|Plattie and Cuddles|
made by me for the craft shop
Now on to the subject at hand. Fitting in.We humans are a complicated lot. Pretty much all of us go looking for similar people, so we can feel part of the group. I think it is a survival thing, from way back in the mists of time, when if you were different, you could be cast out of the safety of the group. Survival outside the group was tough.
But we also want to be seen as different. I know that I want to be recognised as uniquely me. Whilst this seems like a contradiction, I think it is more like a delicate balancing act.When we moved to Bathurst, I was conscious of the fact that I wanted to fit in, but I also wanted to not fit in so well that I became invisible. And I wanted to fit in with a diverse group of people. I didn’t want to only connect with retired people over 50. I also wanted to connect with younger people, people who are different to me.
|how good are the apricots looking!|
One of the good things about working was that I was engaging with (those are words from my work life) lots of different people. It was challenging at times, but it was also enriching. It is more difficult to find this sort of thing when retired, and even more so by being in a new town.I’ve found a lovely group of people through playing tennis. They are all women, they are all over 60, and they are all not working, but they come from a wide range of backgrounds and have varied opinions on things. Conversation around the morning tea table is active and entertaining. In fact, conversation on the tennis court can be so active and entertaining that we forget what the score is. Lucky none of us are playing for sheep stations!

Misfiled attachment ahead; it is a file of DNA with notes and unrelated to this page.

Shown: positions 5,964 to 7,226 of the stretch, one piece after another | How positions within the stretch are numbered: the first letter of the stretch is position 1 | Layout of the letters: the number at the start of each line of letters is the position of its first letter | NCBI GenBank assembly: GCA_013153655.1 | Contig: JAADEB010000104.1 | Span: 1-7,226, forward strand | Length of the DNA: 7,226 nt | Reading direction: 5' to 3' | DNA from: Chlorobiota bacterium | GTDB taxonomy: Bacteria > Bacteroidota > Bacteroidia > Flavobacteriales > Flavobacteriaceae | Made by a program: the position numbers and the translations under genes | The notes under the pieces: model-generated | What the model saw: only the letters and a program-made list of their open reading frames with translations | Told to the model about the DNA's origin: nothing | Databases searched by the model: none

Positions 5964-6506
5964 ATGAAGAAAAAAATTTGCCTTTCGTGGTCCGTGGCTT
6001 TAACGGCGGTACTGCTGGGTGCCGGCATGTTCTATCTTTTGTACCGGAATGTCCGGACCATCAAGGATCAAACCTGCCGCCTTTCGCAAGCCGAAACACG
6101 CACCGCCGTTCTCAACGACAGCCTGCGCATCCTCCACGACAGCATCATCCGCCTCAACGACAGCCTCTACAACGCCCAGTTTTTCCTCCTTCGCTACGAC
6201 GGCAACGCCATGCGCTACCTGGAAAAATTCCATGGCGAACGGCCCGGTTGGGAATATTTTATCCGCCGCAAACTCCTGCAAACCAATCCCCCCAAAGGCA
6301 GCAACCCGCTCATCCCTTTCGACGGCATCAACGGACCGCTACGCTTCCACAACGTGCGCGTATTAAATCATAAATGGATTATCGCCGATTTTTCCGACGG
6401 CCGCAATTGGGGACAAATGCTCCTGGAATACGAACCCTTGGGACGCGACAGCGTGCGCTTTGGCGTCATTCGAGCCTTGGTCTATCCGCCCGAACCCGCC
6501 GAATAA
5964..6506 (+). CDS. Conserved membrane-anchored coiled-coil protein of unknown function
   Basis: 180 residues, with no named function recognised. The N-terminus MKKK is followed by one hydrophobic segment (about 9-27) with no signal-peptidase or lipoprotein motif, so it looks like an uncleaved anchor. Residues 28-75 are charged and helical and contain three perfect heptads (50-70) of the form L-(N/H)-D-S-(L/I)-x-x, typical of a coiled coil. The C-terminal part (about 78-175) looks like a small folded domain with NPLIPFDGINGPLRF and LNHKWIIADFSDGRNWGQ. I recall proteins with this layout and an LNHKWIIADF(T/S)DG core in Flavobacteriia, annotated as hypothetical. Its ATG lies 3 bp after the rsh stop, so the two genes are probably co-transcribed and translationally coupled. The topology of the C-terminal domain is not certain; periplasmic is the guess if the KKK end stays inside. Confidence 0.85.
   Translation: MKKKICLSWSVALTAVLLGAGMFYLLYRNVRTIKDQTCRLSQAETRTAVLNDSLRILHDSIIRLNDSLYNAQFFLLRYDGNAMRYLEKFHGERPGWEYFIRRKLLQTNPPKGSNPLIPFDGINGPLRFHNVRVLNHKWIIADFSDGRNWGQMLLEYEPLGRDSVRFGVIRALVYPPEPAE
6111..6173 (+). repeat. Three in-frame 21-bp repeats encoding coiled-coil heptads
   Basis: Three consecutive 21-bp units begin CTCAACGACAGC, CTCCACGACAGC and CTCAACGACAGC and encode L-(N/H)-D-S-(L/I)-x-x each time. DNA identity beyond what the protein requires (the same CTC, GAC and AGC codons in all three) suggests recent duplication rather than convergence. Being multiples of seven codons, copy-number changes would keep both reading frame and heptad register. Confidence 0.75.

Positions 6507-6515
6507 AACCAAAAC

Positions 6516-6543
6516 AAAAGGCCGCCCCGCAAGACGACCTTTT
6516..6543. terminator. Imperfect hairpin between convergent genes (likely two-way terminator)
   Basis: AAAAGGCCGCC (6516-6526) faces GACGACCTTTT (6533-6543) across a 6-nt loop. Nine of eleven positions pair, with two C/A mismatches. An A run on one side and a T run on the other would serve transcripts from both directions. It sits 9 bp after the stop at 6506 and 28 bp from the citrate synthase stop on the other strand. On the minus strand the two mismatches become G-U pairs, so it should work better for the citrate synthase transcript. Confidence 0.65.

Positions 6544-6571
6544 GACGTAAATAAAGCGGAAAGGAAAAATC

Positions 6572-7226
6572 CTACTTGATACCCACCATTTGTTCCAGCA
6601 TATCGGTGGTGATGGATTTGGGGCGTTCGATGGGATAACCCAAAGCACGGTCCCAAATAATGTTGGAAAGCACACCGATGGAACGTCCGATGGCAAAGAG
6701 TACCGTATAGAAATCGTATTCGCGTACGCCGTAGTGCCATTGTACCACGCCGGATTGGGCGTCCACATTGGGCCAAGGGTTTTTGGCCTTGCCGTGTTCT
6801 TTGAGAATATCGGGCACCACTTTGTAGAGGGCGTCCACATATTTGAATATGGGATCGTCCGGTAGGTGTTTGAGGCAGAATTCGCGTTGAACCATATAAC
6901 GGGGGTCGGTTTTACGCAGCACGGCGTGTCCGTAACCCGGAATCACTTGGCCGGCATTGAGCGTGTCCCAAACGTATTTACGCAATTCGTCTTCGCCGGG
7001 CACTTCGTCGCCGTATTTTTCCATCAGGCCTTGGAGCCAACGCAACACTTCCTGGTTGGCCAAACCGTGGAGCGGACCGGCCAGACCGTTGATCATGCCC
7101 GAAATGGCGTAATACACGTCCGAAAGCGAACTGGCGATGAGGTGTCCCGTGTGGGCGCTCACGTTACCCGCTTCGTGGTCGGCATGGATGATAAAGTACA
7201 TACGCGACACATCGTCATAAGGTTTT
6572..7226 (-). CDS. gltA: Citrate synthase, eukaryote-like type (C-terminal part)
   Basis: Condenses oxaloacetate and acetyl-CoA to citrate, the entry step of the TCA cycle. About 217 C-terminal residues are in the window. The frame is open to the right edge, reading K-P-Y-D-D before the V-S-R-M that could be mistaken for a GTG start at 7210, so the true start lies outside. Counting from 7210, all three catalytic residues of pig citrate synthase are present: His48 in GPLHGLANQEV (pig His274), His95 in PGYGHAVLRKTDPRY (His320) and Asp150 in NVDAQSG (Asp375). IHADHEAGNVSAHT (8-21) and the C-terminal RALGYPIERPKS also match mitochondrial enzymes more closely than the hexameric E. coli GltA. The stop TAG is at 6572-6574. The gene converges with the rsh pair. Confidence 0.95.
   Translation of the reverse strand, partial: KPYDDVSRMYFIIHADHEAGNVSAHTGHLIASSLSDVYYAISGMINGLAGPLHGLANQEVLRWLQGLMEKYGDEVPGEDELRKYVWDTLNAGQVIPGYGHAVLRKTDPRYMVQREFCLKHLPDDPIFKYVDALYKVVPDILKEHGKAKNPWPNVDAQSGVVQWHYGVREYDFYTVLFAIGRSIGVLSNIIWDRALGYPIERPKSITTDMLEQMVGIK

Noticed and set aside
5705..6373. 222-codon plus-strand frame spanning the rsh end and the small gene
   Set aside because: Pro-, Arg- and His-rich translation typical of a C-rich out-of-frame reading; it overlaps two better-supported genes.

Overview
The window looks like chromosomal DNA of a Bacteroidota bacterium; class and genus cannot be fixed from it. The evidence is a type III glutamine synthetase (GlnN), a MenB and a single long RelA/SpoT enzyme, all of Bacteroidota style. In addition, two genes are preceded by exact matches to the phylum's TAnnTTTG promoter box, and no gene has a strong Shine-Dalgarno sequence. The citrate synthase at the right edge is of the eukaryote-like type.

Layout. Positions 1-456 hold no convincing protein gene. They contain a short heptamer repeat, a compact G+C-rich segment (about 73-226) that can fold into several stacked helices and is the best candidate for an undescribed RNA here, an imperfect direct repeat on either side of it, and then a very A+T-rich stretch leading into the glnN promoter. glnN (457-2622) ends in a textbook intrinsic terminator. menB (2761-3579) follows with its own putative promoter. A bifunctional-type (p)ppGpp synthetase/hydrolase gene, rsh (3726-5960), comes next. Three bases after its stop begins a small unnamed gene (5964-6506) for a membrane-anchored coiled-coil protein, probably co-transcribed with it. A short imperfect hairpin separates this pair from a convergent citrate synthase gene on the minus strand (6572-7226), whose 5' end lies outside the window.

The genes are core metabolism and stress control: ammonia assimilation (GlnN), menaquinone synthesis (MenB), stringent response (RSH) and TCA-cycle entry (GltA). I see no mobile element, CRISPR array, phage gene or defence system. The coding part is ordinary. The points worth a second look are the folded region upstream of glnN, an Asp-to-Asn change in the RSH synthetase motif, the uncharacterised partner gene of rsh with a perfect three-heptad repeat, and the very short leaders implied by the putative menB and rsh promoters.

|cross-stitch Christmas decorations|
also made by me for the craft shop
Speaking of sheep stations, since starting with the tennis girls, I’ve learnt more about sheep farming than I did in all the years I spent in Parkes. And last week at tennis as I stepped over the lamb tails on the ground as I walked to the tennis court, I realised it was the first time I’d ever seen that.So back on the subject of fitting in, I’m fairly happy with my progress so far. As well as the tennis girls, I’ve also found a group of people with an interest in craft, so that area of my
|from the social pages|
my niece and me at THE local coffee shop
And I’ve made it to the social pages of the local paper! The tennis girls are so jealous – I’ve been here 5 minutes and am in the social pages, whilst some of them have been here for decades (or from birth, in one case) and still haven’t made it.Now I just have to find a way to expand the circle so it includes some more different people. That might not be so easy. My hairdresser told me the other day that one of her other clients, also new to town, has found Bathurst to be a difficult town to make good social friends in. I’ll have to put in a real effort, then. I’m not sure how, both from the point of view of finding the people and finding the time. But watch this space!